Before this court, the state does not address whether the admission of the videotape violated the Confrontation Clause, but seeks to preserve the conviction on the grounds of harmless error. The state argues that "the district court below properly found that the admission of the videotape interview of the victim was harmless because there was sufficient evidence of guilt admitted at trial, apart from the videotape of the victim, to render the video duplicative."
We hold that the admission of the videotape violated the Confrontation Clause. See Lowery v. Collins, 996 F.2d 770 (5th Cir.1993), supplementing Lowery v. Collins, 988 F.2d 1364 (5th Cir.1993). The state does not dispute this point, and we will not belabor it. Nor is it an answer that the defendant might have called the child in order to cross-examine. Id. at 771. We further hold that the tape's admission was not harmless error. We therefore reverse the judgment below and remand with instructions that the district court grant the writ.
In Lowery, this court acknowledged that the proper test for harmless error in the habeas setting is whether the error " 'had substantial and injurious effect or influence in determining the jury's verdict.' " 996 F.2d at 772 (quoting Kotteakos v. United States, 328 U.S. 750, 776, 66 S.Ct. 1239, 1253, 90 L.Ed. 1557 (1946)); accord, Shaw v. Collins, 5 F.3d 128, 132 (5th Cir.1993). We warned that Supreme Court precedent prevented a court from labeling error harmless just because " 'it thinks the petitioner would have been convicted even if the constitutional error had not taken place.' " 996 F.2d at 773 (quoting Brecht v. Abrahamson, 507 U.S. 619, 642, 113 S.Ct. 1710, 1724, 123 L.Ed.2d 353 (1993) (Stevens, J., concurring)). Under Kotteakos and Lowery, the sufficiency of the non-tainted evidence, or the duplicative nature of the tainted evidence, is simply not the issue.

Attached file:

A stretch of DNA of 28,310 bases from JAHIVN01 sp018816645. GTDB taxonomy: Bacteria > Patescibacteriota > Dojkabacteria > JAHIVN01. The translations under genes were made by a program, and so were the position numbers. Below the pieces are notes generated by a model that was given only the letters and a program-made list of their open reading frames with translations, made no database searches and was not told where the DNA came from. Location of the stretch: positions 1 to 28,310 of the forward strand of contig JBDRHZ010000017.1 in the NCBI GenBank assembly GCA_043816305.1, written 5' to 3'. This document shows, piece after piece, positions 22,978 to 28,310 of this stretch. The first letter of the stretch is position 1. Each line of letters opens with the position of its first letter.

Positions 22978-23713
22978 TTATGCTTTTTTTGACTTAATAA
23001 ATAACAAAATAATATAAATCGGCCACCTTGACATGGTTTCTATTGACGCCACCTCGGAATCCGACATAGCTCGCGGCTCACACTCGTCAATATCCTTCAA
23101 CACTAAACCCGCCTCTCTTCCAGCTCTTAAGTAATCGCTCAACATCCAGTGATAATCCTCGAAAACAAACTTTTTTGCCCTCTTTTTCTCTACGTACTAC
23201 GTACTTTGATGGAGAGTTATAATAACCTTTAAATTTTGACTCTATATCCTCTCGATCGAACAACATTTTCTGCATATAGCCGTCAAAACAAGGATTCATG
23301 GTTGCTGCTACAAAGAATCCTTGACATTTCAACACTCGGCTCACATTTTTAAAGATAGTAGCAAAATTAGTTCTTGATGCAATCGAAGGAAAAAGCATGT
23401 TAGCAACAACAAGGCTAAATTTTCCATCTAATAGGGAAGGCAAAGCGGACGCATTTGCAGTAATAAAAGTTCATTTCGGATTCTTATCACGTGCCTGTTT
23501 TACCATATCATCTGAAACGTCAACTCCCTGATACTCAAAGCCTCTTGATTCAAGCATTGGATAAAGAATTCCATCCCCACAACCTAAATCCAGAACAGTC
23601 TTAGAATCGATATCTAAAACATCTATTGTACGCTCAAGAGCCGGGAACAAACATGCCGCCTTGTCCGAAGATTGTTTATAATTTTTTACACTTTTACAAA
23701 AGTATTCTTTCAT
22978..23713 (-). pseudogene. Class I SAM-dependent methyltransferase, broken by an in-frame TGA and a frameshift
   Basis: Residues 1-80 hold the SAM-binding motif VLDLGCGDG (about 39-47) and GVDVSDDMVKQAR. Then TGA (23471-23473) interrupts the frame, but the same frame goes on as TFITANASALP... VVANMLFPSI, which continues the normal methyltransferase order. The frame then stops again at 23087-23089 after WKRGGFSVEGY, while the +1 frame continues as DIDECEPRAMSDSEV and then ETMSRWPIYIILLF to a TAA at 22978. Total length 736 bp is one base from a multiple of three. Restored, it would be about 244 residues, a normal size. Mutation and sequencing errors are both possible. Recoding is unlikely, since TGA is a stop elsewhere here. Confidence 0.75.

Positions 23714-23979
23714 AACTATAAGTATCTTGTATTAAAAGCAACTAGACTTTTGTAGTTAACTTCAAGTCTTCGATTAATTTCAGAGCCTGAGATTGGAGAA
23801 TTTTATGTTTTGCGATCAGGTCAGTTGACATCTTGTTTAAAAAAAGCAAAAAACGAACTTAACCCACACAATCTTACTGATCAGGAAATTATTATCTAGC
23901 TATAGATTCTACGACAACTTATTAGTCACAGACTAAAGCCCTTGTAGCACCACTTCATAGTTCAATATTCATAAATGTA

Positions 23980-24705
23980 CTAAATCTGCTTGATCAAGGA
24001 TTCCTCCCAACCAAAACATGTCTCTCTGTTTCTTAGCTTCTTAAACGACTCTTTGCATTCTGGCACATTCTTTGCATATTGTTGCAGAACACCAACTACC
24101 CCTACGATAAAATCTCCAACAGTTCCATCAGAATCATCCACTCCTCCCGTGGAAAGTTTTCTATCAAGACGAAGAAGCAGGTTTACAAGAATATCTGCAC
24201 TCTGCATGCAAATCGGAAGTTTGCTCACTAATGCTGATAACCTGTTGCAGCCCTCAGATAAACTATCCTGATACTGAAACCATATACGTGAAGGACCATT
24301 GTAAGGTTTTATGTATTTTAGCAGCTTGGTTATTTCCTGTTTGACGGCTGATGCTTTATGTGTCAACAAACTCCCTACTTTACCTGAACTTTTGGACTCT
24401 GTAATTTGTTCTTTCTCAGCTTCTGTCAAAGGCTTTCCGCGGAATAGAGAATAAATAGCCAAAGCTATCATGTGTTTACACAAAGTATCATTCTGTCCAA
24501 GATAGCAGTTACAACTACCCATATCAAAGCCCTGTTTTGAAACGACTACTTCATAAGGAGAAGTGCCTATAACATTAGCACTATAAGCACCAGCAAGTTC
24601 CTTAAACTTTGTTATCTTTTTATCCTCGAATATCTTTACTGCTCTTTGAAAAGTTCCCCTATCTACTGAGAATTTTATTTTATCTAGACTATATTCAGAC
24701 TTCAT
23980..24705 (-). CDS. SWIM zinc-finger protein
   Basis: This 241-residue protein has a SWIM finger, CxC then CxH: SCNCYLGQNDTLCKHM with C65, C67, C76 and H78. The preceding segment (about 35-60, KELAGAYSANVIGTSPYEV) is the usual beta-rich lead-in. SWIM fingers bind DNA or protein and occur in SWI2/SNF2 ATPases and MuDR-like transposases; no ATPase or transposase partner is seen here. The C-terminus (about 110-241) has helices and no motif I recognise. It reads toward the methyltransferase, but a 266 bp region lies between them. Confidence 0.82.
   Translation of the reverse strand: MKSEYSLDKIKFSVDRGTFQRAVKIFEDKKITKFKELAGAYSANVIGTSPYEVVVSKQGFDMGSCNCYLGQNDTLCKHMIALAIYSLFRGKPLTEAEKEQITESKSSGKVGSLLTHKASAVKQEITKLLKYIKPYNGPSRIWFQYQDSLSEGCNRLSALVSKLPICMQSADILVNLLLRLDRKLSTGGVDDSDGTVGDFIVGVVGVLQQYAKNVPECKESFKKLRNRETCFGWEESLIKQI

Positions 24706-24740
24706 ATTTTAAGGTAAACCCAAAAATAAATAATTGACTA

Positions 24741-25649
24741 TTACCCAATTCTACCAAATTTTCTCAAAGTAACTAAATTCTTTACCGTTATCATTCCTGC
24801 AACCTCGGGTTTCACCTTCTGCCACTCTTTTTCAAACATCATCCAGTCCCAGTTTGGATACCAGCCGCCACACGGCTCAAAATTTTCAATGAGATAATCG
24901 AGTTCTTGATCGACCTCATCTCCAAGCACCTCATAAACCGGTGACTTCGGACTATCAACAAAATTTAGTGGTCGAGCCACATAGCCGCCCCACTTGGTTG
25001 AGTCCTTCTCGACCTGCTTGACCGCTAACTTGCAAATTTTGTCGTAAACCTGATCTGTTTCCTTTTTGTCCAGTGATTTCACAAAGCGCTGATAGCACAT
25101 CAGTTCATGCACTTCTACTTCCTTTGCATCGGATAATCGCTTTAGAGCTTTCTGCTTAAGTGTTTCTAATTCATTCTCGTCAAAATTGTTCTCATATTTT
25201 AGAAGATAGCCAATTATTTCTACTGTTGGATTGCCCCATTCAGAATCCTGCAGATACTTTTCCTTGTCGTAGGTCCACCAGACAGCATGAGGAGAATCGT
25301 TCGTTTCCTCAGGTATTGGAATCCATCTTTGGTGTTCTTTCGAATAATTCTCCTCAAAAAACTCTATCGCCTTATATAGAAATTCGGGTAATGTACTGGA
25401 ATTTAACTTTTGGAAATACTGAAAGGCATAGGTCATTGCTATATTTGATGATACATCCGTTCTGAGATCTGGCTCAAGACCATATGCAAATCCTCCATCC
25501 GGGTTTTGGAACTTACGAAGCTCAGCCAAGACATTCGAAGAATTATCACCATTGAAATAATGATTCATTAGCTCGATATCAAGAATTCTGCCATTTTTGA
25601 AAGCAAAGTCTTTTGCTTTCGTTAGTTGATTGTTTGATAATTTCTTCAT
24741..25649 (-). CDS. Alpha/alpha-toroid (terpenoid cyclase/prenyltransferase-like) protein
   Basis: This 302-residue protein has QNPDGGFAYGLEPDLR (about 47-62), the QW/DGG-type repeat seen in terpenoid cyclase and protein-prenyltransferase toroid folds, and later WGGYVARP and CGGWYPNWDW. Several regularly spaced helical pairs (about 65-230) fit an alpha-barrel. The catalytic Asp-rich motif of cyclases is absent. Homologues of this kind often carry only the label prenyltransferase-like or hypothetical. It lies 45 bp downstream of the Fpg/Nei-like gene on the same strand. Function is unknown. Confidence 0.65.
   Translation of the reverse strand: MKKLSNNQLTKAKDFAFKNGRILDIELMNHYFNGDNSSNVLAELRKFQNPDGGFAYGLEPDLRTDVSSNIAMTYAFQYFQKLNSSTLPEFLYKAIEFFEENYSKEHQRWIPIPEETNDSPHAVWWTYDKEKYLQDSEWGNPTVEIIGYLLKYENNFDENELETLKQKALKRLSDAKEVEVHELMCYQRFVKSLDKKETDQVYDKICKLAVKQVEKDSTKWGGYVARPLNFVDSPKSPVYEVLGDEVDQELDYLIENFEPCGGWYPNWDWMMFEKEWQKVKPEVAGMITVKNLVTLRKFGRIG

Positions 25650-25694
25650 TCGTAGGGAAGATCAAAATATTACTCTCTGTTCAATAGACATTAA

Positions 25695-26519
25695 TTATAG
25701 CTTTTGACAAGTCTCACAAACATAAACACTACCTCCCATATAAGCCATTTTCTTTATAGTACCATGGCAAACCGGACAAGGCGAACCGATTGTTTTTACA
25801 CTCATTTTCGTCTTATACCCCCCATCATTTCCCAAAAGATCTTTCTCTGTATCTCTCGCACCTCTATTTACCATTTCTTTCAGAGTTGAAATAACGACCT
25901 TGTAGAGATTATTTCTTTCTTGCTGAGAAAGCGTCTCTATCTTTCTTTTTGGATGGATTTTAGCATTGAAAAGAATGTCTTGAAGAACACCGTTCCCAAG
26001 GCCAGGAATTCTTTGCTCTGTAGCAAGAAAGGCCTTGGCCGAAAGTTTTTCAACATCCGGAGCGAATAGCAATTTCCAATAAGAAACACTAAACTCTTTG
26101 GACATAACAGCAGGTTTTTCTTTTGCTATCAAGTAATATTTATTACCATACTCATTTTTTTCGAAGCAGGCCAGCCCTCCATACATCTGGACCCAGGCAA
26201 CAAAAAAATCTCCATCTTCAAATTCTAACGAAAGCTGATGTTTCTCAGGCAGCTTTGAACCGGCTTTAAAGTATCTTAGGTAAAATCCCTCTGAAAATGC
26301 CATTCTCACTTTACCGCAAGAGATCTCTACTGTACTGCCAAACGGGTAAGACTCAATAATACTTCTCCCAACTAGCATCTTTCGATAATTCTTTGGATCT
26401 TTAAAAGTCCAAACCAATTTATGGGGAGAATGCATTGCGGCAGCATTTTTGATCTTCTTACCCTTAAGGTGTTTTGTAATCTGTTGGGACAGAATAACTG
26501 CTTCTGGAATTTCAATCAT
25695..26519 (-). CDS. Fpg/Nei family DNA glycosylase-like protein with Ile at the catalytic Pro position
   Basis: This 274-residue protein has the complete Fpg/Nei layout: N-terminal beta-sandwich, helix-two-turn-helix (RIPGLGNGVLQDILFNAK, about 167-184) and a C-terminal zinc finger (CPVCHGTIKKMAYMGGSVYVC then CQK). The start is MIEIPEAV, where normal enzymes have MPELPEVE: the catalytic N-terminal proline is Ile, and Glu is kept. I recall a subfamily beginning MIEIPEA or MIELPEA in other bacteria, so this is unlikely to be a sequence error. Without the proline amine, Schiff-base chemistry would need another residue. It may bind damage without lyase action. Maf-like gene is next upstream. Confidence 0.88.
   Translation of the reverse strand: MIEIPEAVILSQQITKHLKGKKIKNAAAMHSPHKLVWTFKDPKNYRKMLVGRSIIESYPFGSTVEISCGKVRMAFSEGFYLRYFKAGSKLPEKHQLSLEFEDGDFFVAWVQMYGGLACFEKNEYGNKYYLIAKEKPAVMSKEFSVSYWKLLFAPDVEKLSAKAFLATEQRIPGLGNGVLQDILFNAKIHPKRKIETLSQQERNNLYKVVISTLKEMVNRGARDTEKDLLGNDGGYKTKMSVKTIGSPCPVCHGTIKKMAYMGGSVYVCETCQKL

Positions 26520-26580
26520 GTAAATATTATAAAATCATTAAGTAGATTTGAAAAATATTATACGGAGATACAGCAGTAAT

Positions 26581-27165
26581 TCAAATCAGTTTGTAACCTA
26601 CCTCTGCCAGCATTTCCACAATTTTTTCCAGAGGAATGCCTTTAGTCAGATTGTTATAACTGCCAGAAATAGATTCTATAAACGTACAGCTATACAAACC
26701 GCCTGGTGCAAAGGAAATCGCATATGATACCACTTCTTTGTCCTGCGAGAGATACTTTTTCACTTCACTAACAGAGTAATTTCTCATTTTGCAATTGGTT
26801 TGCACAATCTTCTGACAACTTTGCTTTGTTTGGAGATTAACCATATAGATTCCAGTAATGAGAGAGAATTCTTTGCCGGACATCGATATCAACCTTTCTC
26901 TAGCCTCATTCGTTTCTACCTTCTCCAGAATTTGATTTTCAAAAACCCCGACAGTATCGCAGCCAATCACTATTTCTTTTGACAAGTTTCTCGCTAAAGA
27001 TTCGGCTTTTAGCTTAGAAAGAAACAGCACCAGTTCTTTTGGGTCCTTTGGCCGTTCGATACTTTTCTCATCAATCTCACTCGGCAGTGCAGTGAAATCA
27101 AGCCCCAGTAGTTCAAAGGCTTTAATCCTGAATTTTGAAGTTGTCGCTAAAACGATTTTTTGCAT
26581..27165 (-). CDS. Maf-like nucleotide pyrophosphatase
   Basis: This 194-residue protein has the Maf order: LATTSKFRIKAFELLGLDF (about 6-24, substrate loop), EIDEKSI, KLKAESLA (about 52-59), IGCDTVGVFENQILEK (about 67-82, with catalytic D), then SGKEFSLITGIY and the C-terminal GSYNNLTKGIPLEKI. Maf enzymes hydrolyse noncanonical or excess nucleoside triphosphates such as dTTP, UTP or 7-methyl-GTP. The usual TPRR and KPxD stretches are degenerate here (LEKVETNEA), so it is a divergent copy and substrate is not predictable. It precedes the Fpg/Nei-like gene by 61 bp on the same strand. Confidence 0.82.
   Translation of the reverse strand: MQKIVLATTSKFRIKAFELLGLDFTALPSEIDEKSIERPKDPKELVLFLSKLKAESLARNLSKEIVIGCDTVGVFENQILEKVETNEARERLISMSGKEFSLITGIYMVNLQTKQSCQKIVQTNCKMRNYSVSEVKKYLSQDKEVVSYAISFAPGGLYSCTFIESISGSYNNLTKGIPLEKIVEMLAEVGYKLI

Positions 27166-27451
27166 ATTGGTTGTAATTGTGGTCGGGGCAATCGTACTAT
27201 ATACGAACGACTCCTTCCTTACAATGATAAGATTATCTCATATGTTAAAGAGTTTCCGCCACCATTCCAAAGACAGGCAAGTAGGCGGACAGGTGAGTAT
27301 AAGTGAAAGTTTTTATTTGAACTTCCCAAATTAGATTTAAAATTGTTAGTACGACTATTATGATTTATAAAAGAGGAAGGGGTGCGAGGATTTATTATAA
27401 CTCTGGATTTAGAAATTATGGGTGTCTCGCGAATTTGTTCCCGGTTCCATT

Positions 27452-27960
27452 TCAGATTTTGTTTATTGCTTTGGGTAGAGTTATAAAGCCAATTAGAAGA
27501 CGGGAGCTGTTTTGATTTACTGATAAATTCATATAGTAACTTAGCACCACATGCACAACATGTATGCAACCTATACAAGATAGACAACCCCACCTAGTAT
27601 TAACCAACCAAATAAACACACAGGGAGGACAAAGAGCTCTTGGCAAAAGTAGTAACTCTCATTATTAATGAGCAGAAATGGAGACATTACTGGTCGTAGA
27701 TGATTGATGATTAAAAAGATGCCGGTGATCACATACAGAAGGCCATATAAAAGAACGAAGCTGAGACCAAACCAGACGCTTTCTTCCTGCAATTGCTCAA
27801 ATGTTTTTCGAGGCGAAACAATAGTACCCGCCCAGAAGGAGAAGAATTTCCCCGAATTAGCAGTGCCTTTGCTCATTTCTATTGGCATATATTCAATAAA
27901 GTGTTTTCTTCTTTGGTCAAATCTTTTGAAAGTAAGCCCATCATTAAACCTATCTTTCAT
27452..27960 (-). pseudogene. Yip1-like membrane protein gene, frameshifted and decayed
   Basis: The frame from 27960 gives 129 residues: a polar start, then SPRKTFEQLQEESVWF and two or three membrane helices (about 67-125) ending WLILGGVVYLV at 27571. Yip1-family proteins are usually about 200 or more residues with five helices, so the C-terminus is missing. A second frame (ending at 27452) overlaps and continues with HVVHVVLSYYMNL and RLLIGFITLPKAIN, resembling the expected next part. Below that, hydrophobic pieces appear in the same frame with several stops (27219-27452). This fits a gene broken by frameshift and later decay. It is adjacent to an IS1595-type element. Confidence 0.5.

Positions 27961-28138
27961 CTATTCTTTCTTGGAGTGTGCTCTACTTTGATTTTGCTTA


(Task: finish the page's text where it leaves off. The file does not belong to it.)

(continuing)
The video does not meet this test for harmlessness. The video was the victim speaking. It was direct evidence of Offor's guilt. It showed the narrative of a ten-year-old girl using anatomically correct dolls to describe a sexual assault. The narrative included all of the tangents and inconsistencies that one might expect when a little girl relates a story. The emotional appeal of this evidence was powerful.
In the version of Lowery decided before Brecht v. Abrahamson, 507 U.S. 619, 113 S.Ct. 1710, 123 L.Ed.2d 353 (1993), we observed that "[t]he tainted evidence had to have had a tremendous impact in the jury--it was, after all, a videotaped interview in which a little boy described and demonstrated with anatomically correct dolls the selfsame acts of molestation that Lowery was alleged to have perpetrated on the child." 988 F.2d at 1373. We concluded with the observation that the power of the tainted evidence was clear "when that evidence is compared to the only other basis for the conviction: physical evidence not tied to the defendant except by hearsay testimony." 988 F.2d at 1373. The jury may have heard more evidence of Offor's guilt in this case, but not so much more as to allow us to find that the tape had no substantial and injurious influence upon the jury's verdict.
The Confrontation Clause exists in part to keep criminal proceedings fair, and the admission of the videotape casts serious doubts on the fairness of Offor's trial. The jury heard evidence from defense witnesses that the victim was a troubled child, desperate for attention, who had previously fabricated allegations of sexual abuse against adults disciplining her. The jury was entitled to find this evidence unworthy of credence. This evidence, however, showed that the state ran at least two risks in calling the victim to the stand. The victim might change or alter her story, or concede that she had fabricated the entire incident. Alternatively, the victim might testify to incidents of sexual abuse so great in number and under such impossible circumstances so as to undermine her credibility to the jury. The videotape allowed the state to solve these problems neatly. The state succeeded in having the jury hear its version of the victim's story without running the risk that she might later undermine that version. The Confrontation Clause does not allow such neat solutions. Rather, it assures that cross-examination permits the kind of probing and testing that makes oral testimony reliable. That the state's purpose in using the videotape rather than a live witness was to protect the child does not change its effect.
The judgment of the district court denying the writ is reversed. The case is remanded to that court with instructions that it order the state of Texas to release the petitioner unless the state has commenced a new trial within a reasonable time from the date the mandate of this court has issued.
REVERSED and REMANDED with instructions.